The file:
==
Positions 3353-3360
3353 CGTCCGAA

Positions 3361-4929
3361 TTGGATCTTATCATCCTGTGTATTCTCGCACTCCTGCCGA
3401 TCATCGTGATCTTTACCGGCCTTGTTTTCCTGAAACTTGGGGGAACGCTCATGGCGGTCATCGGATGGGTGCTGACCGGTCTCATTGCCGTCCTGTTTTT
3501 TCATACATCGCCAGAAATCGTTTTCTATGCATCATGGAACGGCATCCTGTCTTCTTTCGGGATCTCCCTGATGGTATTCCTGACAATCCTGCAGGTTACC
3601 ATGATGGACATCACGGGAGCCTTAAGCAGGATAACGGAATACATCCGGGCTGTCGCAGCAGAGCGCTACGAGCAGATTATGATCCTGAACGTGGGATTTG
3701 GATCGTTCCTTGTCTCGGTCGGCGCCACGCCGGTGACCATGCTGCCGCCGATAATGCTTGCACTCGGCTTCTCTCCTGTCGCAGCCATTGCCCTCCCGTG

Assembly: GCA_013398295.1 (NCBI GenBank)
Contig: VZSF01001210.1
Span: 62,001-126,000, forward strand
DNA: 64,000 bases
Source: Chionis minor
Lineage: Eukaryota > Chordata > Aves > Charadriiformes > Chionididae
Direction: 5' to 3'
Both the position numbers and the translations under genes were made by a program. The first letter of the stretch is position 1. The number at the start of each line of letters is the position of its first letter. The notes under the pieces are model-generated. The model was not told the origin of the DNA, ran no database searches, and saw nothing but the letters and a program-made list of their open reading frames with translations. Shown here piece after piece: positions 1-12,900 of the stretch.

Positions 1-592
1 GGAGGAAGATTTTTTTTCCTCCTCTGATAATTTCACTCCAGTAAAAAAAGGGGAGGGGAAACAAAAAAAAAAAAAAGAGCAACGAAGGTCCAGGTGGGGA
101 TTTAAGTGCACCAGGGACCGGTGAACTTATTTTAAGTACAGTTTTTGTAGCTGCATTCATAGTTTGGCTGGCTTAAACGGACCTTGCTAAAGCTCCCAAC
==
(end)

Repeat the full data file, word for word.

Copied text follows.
Positions 3353-3360
3353 CGTCCGAA

Positions 3361-4929
3361 TTGGATCTTATCATCCTGTGTATTCTCGCACTCCTGCCGA
3401 TCATCGTGATCTTTACCGGCCTTGTTTTCCTGAAACTTGGGGGAACGCTCATGGCGGTCATCGGATGGGTGCTGACCGGTCTCATTGCCGTCCTGTTTTT
3501 TCATACATCGCCAGAAATCGTTTTCTATGCATCATGGAACGGCATCCTGTCTTCTTTCGGGATCTCCCTGATGGTATTCCTGACAATCCTGCAGGTTACC
3601 ATGATGGACATCACGGGAGCCTTAAGCAGGATAACGGAATACATCCGGGCTGTCGCAGCAGAGCGCTACGAGCAGATTATGATCCTGAACGTGGGATTTG
3701 GATCGTTCCTTGTCTCGGTCGGCGCCACGCCGGTGACCATGCTGCCGCCGATAATGCTTGCACTCGGCTTCTCTCCTGTCGCAGCCATTGCCCTCCCGTG

Assembly: GCA_013398295.1 (NCBI GenBank)
Contig: VZSF01001210.1
Span: 62,001-126,000, forward strand
DNA: 64,000 bases
Source: Chionis minor
Lineage: Eukaryota > Chordata > Aves > Charadriiformes > Chionididae
Direction: 5' to 3'
Both the position numbers and the translations under genes were made by a program. The first letter of the stretch is position 1. The number at the start of each line of letters is the position of its first letter. The notes under the pieces are model-generated. The model was not told the origin of the DNA, ran no database searches, and saw nothing but the letters and a program-made list of their open reading frames with translations. Shown here piece after piece: positions 1-12,900 of the stretch.

Positions 1-592
1 GGAGGAAGATTTTTTTTCCTCCTCTGATAATTTCACTCCAGTAAAAAAAGGGGAGGGGAAACAAAAAAAAAAAAAAGAGCAACGAAGGTCCAGGTGGGGA
101 TTTAAGTGCACCAGGGACCGGTGAACTTATTTTAAGTACAGTTTTTGTAGCTGCATTCATAGTTTGGCTGGCTTAAACGGACCTTGCTAAAGCTCCCAAC